Arrows and Traps make a triumphant return following their adaptation of The White Rose in this atmospheric adaptation of Bram Stoker’s Dracula. It is a real shame they announced their next two productions would be their last as they take an extended break.
Jonathan Harker leaves his fiancée Mina to arrange Count Dracula’s move from Transylvania but why is the Count so keen to move to near an Asylum, it cannot be simply to improve his English? Whilst Harker finds himself trapped in a strange country by a stranger man Mina goes on holiday with her close friend Lucy, a woman juggling two men and penchant for sleepwalking.
I have never seen or read Dracula in any of its forms and Arrows and Traps’s Ross McGregor has provided a clear adaptation, with characters removed (Lucy Westenra does not need three paramours) and the gender swap of Renfield (Cornelia Baumann ) working to the production’s advantage as it hints she was one of Dracula’s ‘sisters’ rather than his former solicitor as in the original and her scene with Mina Murray (Beatrice Vincent) is a realistic portrayal of Mina feeling maternal towards this unfortunate woman. It also creates some interesting sexual chemistry with Alex Steven’s Jack Seward, rejected by Lucy in favor of Arthur (Oliver Brassell ) he presents himself as desperate and almost as ill-looking as the vampires and he is lovesick and drained of energy working in the asylum.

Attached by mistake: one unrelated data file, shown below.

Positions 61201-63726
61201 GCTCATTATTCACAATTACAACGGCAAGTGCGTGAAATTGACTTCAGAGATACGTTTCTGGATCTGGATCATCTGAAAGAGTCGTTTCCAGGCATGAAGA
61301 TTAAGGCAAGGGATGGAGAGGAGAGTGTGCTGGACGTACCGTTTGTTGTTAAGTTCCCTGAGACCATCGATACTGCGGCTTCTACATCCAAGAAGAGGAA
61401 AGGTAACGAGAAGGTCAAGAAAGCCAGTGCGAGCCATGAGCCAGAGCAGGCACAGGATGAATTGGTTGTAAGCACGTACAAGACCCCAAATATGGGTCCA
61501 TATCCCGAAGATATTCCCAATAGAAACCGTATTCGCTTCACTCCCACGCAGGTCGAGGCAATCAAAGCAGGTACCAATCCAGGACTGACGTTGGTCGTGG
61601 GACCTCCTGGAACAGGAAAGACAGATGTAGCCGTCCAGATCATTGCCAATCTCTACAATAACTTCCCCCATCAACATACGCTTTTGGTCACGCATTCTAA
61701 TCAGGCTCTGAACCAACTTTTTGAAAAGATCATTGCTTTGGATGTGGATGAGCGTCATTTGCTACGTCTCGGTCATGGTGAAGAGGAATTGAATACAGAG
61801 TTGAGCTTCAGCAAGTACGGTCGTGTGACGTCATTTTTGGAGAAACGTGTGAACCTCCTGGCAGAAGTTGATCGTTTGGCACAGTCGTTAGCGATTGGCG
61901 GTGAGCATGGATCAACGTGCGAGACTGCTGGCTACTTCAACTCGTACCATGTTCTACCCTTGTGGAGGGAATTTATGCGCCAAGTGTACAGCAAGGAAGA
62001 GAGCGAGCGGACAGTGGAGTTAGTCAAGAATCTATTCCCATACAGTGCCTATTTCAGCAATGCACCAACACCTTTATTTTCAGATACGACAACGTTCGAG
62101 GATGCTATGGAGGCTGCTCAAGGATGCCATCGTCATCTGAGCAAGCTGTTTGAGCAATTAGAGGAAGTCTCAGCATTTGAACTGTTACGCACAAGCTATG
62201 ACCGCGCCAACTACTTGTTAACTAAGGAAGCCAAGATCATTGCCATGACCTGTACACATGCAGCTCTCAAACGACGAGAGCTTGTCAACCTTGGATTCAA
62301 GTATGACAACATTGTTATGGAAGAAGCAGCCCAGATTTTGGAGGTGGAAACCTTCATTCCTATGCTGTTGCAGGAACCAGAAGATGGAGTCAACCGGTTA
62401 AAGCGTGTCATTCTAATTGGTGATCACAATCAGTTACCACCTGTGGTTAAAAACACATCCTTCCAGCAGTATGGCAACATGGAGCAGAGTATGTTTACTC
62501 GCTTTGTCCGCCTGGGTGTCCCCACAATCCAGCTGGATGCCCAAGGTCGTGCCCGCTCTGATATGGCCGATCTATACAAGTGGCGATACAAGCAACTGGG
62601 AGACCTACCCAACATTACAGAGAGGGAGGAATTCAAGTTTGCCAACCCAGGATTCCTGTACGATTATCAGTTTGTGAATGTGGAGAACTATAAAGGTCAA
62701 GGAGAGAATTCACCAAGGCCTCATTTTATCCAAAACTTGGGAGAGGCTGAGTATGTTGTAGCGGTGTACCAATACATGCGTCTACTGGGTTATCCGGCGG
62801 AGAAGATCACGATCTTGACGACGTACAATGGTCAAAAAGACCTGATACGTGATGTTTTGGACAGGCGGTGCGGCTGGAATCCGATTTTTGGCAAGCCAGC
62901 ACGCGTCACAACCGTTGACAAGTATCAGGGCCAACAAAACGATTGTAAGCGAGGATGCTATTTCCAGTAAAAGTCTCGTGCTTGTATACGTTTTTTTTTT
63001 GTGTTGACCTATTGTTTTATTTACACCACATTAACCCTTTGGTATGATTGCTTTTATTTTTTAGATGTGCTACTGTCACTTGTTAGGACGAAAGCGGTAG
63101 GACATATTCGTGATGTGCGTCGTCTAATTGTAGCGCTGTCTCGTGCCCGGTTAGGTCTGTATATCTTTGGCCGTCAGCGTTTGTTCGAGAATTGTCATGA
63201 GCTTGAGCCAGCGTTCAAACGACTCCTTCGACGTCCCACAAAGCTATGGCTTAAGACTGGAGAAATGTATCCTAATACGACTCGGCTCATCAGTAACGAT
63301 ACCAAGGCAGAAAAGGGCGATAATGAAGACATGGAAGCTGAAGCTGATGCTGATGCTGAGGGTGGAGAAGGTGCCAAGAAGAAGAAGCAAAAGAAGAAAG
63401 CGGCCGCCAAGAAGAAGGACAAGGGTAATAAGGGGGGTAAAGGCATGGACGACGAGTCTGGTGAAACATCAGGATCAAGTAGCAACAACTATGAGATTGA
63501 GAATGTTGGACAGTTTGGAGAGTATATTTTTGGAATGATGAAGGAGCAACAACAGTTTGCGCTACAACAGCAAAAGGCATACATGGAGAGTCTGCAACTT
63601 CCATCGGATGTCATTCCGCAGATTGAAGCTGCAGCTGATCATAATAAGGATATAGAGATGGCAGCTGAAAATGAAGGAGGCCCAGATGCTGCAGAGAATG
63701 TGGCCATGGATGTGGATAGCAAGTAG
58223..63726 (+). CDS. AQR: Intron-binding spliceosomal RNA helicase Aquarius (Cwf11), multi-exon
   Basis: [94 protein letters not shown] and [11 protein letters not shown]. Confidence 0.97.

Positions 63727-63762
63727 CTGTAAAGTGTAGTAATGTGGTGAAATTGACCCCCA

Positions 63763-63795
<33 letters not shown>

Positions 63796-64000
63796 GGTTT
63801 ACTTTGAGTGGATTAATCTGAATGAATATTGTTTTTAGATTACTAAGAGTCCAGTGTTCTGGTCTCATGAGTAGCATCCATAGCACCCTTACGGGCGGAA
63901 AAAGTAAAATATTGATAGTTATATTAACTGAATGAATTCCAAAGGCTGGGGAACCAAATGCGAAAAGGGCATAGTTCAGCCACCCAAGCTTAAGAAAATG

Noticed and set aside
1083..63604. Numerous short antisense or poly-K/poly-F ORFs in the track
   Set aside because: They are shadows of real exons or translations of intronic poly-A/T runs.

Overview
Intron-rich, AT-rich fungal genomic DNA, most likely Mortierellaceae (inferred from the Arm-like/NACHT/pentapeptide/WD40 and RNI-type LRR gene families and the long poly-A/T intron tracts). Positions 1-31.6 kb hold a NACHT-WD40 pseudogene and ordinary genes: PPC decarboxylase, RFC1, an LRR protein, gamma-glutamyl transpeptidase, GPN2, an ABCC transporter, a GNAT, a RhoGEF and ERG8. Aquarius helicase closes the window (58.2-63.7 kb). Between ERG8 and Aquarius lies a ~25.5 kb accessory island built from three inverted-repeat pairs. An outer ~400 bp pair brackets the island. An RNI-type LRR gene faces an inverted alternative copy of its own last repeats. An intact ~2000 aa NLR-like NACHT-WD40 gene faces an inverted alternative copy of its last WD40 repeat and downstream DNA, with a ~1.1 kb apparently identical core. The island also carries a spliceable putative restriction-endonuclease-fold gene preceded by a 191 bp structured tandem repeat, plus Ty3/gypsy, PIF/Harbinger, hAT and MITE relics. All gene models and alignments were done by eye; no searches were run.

McGregor’s direction embraces the cosy studio space to make the horror feel very close and he subtlety brings out Stoker’s themes of female sexuality and desire, Post Traumatic Stress and immigration as the Romanian Dracula finds himself unwelcome on British streets. There is a lot of gore in this production, but I felt it was used appropriately, there were very few occasions of loud noises but darkness was quite frequent. I would recommend that those nervous about gore and horror avoid but they will be missing out on a great production and even better performances. As ever Arrow and Traps’ choreography by Roman Berry gives this production a sexy, atmospheric edge.
Christopher Tester makes the role of Dracula his own, he plays Dracula as a sexy, dominant outsider and Andrew Wickes as Van Helsing gives some authority to the character amongst this young cast Lucy Ioannou as Lucy Westenra gives the character a playful edge and shows her versatility following her fantastic performance as Sophie Scholl in The White Rose. Beatrice Vincent takes on the vulnerability of Mina who is unsure how to help her scarred and weak fiancee Jonathan Harker (Conor Moss ) from his return from Transylvania, what has he been subjected too
This is a clear, fun and atmospheric production of this classic horror story, MacGregor has a knack of giving historical stories a fresh eye without engulfing them as an interpretation
Dracula is on at the Brockley Jack Studio Theatre until 27 October https://brockleyjack.co.uk/jackstudio-entry/dracula/#toggle-id-3